Through God's omniscience, he can look into the future and see what will occur. Then, often through prophets whose messages are recorded throughout the Bible, God foretold what events would occur. The fulfillment of these prophecies confirmed the hand of God in the revelations and instructions God provided mankind for his guidance in his earthly pilgrimage. From a vantage point, I once saw the inevitable collision between a train and a tractor-trailer, neither of which from their vantage points could see each other. Though they wrecked into each other and I saw it coming, of course, I was not responsible for the accident. In the same way, God does not cause to happen what he sees will occur. Mankind is still responsible for his actions.
God, though, does not directly interfere with the freewill of mankind (otherwise God instead of man would be culpable for man's transgressions). Pharaoh in Moses' day and Judas are examples of God's foreknowledge. The hardening of Pharoah's heart was directly Pharoah's doing and indirectly God's doing by requiring of Pharaoh (through revelation to Moses) what Pharaoh was not willing to do. The same sun that melts butter hardens clay. The difference in results is owing to the respective responses of the butter and the clay. The same principle regarding God's revelation to mankind variously affects recipients of God's Word.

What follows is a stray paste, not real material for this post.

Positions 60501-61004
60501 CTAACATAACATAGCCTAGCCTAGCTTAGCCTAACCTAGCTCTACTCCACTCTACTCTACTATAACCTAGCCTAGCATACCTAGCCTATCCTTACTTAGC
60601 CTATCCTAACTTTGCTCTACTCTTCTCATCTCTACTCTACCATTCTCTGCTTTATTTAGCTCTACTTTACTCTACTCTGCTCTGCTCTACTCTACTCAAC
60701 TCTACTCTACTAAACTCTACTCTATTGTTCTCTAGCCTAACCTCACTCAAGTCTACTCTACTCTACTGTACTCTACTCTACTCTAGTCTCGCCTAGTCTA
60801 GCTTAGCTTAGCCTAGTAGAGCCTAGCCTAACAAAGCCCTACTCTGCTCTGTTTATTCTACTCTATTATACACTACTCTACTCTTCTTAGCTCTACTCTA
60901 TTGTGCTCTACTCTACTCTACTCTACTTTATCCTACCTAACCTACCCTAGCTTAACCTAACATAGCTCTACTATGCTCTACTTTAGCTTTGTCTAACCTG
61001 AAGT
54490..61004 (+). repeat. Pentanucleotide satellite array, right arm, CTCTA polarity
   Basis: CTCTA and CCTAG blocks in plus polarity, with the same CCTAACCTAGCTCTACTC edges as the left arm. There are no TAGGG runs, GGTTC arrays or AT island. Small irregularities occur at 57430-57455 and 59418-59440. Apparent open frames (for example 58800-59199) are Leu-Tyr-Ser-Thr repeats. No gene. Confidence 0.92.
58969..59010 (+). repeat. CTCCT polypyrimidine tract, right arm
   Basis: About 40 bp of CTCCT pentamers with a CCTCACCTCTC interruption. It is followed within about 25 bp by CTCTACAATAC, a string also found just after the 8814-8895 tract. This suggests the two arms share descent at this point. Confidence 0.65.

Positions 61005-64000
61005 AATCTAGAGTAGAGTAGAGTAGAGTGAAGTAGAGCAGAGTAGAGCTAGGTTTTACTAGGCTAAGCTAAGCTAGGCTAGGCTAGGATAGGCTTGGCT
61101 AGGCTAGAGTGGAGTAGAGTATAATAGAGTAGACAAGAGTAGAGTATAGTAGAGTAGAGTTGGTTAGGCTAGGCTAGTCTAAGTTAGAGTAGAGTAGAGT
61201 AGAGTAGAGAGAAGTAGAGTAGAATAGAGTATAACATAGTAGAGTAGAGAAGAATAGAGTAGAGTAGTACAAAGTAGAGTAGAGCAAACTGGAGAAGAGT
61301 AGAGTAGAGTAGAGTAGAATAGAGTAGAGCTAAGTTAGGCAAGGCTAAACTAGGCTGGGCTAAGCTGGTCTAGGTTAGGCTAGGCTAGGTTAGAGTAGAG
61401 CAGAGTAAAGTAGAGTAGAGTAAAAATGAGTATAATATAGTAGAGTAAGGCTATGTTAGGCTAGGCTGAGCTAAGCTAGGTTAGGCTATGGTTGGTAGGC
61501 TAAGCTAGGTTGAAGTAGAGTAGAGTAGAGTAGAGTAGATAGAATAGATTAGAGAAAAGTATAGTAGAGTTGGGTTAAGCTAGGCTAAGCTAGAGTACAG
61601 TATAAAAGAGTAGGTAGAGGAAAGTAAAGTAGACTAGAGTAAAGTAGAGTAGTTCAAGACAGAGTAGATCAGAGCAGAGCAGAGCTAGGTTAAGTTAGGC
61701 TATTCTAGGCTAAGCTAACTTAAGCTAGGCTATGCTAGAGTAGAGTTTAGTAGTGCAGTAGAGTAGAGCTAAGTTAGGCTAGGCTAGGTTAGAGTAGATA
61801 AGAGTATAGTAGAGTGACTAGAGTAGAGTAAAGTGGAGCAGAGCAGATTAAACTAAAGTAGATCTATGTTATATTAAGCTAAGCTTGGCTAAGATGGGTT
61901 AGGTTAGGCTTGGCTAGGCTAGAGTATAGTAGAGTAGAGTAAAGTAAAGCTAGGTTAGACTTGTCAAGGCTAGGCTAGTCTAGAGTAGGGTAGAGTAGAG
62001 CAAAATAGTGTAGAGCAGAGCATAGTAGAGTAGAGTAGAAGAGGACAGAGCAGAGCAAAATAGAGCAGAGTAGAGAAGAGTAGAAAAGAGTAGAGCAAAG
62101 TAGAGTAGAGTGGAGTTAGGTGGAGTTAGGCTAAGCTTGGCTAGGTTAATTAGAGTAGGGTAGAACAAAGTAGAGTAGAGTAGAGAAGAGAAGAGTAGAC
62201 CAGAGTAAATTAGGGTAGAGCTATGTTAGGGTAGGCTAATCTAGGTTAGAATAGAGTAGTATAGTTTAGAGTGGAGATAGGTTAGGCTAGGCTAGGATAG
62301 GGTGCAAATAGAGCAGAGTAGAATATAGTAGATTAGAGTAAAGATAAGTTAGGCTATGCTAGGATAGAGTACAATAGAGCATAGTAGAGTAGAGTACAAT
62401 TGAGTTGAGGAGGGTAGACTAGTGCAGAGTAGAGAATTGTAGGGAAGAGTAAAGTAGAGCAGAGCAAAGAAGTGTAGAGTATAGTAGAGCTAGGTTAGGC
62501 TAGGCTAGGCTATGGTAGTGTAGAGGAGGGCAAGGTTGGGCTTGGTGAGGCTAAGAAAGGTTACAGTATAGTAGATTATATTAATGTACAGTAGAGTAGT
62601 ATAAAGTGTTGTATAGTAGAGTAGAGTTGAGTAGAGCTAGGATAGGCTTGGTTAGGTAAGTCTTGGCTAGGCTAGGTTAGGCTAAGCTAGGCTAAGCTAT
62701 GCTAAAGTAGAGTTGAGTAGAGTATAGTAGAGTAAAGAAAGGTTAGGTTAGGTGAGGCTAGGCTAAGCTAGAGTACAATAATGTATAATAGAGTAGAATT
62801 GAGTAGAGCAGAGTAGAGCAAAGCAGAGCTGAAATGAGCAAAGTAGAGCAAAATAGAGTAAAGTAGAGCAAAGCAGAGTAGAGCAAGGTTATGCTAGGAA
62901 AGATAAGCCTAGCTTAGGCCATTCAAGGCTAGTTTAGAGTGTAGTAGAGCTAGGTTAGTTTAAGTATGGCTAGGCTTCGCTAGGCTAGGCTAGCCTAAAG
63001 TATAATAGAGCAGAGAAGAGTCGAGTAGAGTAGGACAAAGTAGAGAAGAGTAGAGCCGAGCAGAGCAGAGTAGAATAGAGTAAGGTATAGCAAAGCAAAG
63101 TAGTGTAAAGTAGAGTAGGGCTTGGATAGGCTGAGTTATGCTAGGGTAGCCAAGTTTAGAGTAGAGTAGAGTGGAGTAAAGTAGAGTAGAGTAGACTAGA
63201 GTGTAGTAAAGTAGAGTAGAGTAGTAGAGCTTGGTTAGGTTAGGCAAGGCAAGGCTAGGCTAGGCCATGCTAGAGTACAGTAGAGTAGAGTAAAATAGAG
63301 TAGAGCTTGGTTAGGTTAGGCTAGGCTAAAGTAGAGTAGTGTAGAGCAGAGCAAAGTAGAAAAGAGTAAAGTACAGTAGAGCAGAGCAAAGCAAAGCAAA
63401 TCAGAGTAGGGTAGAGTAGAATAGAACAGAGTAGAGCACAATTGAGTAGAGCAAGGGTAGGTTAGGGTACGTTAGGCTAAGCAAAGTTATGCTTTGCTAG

I hope this helps. Thank you for the opportunity to converse with you regarding a portion of God's Word.
Yours in Christ,
Part of the context in which Scripture needs to be considered is the perspective from which the original recipients of divine revelation would ordinarily have understood it. In this case, the primitive church, during which times true miracles were operative, probably would have understood the citation you note in the context of miraculous healing. Two circumstances, physical illness and spiritual illness, are observed in James 5:14-15. The latter is secondary references in verse 14 to miraculous healing.